the judge tells the lawyer that he should have played more – Nerd4.life

A court rejected one lawsuit against Activision Blizzard and Rockstar Games for alleged trademark infringement in Call of Duty: Infinite Warfarearguing that the plaintiff’s attorney evidently didn’t play Call of Duty enough.

In November 2021, a company called Brooks Entertainment has filed a lawsuit against Activision Blizzard and Rockstar Games, claiming that the two companies copied the likeness of Brooks Entertainment CEO – Shon Brooks – for the character of Sean Brooks in Call of Duty: Infinite Warfare.

The lawsuit claims that Brooks Entertainment “was in negotiations with Blizzard, Activision and Rockstar GamesInc. to create a game. “Reportedly, there would have been many” many meetings and emails “with people like Rockstar President Sam Houser, as well as Activision Blizzard Mobile creative chief Gordon Hall (missing last year) and former Rockstar HR manager Sarah Shafer.

Call of Duty: Infinite Warfare

Call of Duty: Infinite Warfare

Brooks would have presented to Activision Blizzard and Rockstar proposals for two different games. One of these, titled Save One Bank, features a fictionalized version of Shon Brooks that “features missiles”, “has unlimited resources”, “navigates exotic, action-packed locations” and has “scripted battle scenes taking place.” in a high fashion shopping center “. According to the lawsuit, Activision and Rockstar would have copied these ideas for Call of Duty: Infinite Warfare and its “main character”, Sean Brooks.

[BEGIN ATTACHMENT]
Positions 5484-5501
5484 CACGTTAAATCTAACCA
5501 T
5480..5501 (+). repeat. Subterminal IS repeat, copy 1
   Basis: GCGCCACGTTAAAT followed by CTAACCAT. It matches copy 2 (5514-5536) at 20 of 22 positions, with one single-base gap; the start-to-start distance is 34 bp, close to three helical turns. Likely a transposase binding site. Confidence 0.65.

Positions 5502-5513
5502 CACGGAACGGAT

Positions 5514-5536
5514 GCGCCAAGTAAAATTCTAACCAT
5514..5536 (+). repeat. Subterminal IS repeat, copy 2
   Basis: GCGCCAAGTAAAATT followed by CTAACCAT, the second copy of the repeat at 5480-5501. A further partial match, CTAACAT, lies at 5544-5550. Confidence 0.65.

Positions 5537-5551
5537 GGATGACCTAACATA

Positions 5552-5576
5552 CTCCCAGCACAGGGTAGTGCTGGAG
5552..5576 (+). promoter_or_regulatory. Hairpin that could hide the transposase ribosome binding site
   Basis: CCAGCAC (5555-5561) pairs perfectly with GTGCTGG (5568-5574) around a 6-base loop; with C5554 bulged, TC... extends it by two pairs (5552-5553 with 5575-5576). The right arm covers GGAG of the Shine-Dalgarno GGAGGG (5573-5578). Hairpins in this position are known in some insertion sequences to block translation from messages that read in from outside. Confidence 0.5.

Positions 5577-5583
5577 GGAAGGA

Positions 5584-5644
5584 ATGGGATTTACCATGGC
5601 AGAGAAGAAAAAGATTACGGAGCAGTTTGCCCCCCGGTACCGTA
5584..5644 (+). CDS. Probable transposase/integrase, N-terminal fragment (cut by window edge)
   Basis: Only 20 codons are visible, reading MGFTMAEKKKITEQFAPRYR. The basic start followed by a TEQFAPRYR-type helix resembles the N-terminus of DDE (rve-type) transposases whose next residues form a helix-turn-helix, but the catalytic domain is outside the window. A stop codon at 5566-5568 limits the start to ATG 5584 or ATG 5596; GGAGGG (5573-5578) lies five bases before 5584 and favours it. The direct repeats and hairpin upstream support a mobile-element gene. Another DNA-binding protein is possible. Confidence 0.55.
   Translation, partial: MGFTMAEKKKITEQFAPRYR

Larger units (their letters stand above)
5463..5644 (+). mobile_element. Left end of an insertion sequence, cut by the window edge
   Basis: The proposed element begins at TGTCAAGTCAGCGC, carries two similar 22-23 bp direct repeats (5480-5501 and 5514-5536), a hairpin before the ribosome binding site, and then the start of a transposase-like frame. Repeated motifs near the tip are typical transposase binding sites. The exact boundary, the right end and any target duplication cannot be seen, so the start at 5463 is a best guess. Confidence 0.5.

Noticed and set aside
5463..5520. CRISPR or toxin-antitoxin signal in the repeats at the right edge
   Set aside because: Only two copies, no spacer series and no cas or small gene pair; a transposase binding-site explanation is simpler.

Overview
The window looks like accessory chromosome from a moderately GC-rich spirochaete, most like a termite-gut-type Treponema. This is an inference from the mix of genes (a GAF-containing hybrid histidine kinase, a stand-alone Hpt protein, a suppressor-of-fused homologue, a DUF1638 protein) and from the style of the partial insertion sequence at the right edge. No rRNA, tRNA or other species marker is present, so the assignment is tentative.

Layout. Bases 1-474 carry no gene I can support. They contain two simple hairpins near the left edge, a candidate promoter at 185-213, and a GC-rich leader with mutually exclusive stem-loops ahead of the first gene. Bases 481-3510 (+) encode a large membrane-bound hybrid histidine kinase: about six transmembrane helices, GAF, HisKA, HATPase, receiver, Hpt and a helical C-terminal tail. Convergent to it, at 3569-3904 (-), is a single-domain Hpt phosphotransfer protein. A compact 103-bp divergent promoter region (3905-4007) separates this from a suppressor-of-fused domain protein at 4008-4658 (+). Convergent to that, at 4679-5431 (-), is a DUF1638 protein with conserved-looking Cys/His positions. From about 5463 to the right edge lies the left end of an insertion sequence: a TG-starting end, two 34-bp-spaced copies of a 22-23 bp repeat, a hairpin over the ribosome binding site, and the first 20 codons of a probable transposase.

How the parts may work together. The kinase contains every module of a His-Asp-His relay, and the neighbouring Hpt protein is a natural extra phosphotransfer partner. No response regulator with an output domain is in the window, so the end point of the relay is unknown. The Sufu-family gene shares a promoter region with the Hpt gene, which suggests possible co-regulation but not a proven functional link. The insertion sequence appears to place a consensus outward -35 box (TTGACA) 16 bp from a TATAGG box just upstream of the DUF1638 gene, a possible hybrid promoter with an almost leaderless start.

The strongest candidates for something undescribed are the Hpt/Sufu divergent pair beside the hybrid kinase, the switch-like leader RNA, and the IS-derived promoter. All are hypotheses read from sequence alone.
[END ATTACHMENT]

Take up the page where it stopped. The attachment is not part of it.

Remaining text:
In reality, as you well know, Rockstar has no connection with Call of Duty as the series is only published by Activision Blizzard. Sean Brooks is also not the protagonist of the game. Finally, yes, there is a battle in a shopping mall, but it doesn’t look like the description contained in the lawsuit. Simply put, the lawsuit doesn’t make any sense.

In a motion filed in March 2022, the Activision Legal argued that it is “immediately apparent that the plaintiff’s lawyer cannot have played Infinite Warfare (or any other Call of Duty game, for that matter) and at the same time filed the complaint in good faith.” Activision argued that the lawsuit was frivolous to the point of requiring penalties – that is, fines against the attorney who filed it – under Section 11 of the Federal Rules of Civil Procedure, which requires that “factual claims have support. evidential “.

Brooks opposed these sanctions by saying that Article 11 does not require the lawyer to play all six hours of the Call of Duty campaign. The judge in the case, however, disagreed, stating that Brooks’ attorney “could easily have verified these facts before filing an unsubstantiated complaint, just as the Court easily verified them in the first hour and half game “. They were ordered to reimburse Activision Blizzard’s legal fees and court costs.

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About Alex Marcell

He likes dogs, pizza and popcorn. Already a fanboy of Nintendo and Sony, but today throws anything. He has collaborated on sites and magazines such as GameBlast, Nintendo World, Hero and Portal Pop, but today is dedicated exclusively to Spark Chronicles.

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